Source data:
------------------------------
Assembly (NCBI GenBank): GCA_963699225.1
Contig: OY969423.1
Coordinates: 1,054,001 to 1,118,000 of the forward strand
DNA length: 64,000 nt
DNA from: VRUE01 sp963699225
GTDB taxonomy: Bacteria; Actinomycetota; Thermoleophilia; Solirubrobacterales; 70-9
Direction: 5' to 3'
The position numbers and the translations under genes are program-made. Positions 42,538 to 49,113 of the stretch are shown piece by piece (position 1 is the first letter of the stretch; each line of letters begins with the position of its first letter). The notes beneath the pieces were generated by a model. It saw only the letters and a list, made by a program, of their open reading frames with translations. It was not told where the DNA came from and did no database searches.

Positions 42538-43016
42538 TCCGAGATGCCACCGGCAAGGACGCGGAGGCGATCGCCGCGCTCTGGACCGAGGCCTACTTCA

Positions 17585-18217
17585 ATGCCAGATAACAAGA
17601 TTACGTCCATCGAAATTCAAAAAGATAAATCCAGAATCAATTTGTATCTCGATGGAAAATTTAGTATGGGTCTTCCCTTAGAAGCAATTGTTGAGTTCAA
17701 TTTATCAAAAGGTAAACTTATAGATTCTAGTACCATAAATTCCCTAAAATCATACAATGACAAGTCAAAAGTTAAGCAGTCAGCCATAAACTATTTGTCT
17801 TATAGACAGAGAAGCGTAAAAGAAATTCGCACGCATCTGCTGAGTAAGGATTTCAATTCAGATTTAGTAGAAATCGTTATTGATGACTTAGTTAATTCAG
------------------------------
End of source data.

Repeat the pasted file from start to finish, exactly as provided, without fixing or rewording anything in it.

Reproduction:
Assembly (NCBI GenBank): GCA_963699225.1
Contig: OY969423.1
Coordinates: 1,054,001 to 1,118,000 of the forward strand
DNA length: 64,000 nt
DNA from: VRUE01 sp963699225
GTDB taxonomy: Bacteria; Actinomycetota; Thermoleophilia; Solirubrobacterales; 70-9
Direction: 5' to 3'
The position numbers and the translations under genes are program-made. Positions 42,538 to 49,113 of the stretch are shown piece by piece (position 1 is the first letter of the stretch; each line of letters begins with the position of its first letter). The notes beneath the pieces were generated by a model. It saw only the letters and a list, made by a program, of their open reading frames with translations. It was not told where the DNA came from and did no database searches.

Positions 42538-43016
42538 TCCGAGATGCCACCGGCAAGGACGCGGAGGCGATCGCCGCGCTCTGGACCGAGGCCTACTTCA

Positions 17585-18217
17585 ATGCCAGATAACAAGA
17601 TTACGTCCATCGAAATTCAAAAAGATAAATCCAGAATCAATTTGTATCTCGATGGAAAATTTAGTATGGGTCTTCCCTTAGAAGCAATTGTTGAGTTCAA
17701 TTTATCAAAAGGTAAACTTATAGATTCTAGTACCATAAATTCCCTAAAATCATACAATGACAAGTCAAAAGTTAAGCAGTCAGCCATAAACTATTTGTCT
17801 TATAGACAGAGAAGCGTAAAAGAAATTCGCACGCATCTGCTGAGTAAGGATTTCAATTCAGATTTAGTAGAAATCGTTATTGATGACTTAGTTAATTCAG